Are you a Digital Media Hoarder?


Joscelyn Zell, Extensis, USA

Do you have thousands of collection objects  that you can’t make sense of? Do you find yourself breaking into a sweat when you try to find a file in your museums collection? Are you frequently unsure which file is the latest version? Are you secretly hoarding photos, videos and digital files on your hard drive so none of your colleagues can find them?

If so, then you might be a digital media hoarder.

Don’t worry, you’re not alone. With the exponential growth of digital assets, museums across the globe are facing major challenges in managing these expansive libraries. People are unintentionally becoming “rich media hoarders”, and in turn spending countless hours trying to locate their collection objects. Efforts are often duplicated and content replicated as there is not an easy system for sharing. Files are lost over time as archiving systems are not in place. And in some cases, compliance is compromised as users don’t understand the rights or requirements for the content they are using (or have access to sensitive content which should be restricted).

In this interactive session, Maxwell Mabe if Extensis will present steps to help museums get their collection objects back in order and working with their Collections Management Systems.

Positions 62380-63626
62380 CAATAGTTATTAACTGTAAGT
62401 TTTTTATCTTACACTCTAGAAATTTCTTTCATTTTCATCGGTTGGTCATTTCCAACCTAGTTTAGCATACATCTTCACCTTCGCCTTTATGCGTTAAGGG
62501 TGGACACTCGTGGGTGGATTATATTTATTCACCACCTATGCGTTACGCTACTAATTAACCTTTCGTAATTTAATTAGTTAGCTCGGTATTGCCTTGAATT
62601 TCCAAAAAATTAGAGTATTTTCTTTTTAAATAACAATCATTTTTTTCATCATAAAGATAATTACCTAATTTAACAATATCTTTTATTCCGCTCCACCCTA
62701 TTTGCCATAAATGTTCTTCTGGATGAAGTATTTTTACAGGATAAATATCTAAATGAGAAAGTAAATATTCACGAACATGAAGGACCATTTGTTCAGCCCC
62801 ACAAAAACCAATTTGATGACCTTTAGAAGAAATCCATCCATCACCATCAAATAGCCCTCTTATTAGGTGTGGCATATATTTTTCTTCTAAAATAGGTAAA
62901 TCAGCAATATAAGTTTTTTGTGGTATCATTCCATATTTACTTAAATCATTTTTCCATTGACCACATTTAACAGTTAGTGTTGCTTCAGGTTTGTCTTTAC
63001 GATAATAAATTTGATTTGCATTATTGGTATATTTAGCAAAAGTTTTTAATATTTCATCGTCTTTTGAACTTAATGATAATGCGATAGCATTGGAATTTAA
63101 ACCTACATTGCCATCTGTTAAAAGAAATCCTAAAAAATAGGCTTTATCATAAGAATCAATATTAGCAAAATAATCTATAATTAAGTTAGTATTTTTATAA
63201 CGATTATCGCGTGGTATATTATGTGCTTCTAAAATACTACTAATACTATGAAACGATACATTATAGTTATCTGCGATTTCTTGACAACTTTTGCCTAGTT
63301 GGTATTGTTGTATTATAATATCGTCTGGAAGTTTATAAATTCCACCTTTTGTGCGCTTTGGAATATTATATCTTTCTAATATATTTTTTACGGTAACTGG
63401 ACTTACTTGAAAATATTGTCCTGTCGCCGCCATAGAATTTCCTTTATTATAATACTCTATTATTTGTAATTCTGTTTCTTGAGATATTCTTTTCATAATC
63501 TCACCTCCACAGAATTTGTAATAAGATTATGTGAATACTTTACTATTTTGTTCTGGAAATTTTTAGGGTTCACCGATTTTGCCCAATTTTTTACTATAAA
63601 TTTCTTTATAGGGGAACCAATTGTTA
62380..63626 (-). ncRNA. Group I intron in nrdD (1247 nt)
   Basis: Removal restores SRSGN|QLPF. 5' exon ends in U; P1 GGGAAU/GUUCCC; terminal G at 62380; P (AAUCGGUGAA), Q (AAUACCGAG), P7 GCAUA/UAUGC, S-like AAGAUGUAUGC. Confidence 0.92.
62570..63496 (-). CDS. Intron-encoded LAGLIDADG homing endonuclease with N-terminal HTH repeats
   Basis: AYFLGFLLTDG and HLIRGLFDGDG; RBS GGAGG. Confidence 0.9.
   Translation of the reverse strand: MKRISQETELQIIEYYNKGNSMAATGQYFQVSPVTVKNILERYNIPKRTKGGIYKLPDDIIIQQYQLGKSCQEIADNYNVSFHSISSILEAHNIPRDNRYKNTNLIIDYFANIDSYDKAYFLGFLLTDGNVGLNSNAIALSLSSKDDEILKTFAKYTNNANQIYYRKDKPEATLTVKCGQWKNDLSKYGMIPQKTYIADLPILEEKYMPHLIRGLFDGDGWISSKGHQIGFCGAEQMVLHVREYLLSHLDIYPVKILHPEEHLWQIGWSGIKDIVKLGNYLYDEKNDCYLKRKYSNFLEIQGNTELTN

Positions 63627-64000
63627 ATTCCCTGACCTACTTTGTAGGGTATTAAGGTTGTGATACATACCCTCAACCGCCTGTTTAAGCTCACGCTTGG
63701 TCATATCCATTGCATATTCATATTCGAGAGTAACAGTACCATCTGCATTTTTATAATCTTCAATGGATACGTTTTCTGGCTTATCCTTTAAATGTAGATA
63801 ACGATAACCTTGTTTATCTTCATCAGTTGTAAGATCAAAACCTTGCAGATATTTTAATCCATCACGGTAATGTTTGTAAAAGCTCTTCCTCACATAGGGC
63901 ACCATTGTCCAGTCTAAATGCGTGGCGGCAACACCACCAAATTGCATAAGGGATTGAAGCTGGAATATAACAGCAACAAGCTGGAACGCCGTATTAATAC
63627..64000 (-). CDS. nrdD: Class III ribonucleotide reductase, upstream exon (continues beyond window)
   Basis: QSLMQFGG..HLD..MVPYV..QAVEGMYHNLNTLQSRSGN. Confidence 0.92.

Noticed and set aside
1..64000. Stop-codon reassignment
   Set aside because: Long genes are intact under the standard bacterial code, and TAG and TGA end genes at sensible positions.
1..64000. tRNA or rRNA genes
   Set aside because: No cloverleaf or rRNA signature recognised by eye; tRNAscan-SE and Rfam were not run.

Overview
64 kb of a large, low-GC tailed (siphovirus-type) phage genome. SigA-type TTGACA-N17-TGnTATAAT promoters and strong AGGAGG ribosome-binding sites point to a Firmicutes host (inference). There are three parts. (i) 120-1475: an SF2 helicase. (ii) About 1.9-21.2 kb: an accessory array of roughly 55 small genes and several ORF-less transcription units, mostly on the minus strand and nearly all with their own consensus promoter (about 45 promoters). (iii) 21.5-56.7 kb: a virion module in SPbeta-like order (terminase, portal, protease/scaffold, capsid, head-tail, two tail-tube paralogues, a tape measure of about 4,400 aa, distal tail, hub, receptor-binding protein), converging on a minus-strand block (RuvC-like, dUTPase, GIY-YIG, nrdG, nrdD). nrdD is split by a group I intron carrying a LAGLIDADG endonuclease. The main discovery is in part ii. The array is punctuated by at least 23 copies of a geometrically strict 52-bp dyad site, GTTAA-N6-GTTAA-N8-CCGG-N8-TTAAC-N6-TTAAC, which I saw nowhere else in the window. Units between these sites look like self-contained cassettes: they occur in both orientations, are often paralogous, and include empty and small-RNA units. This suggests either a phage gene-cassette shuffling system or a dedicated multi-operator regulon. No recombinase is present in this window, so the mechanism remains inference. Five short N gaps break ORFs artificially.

Questions that the session will answer

  • What are the five simple steps to get organized?
  • Where is the best place to start digging through your digital media hoard?
  • How museums can find, manage, and convert the digital assets associated with their collection objects?
  • How can digital asset management systems integrate with collections management systems to create an efficient and comprehensive collection information solution?
  • How can museums enable self-service access to collections images for other departments?
  • How can catalogs be easily customized to track custom or CMS related information such as accession number, artist name, title, or other custom fields?
  • How can assets be converted on-the-fly to other sizes and formats instead of creating and storing unnecessary duplicates?

 

 

 

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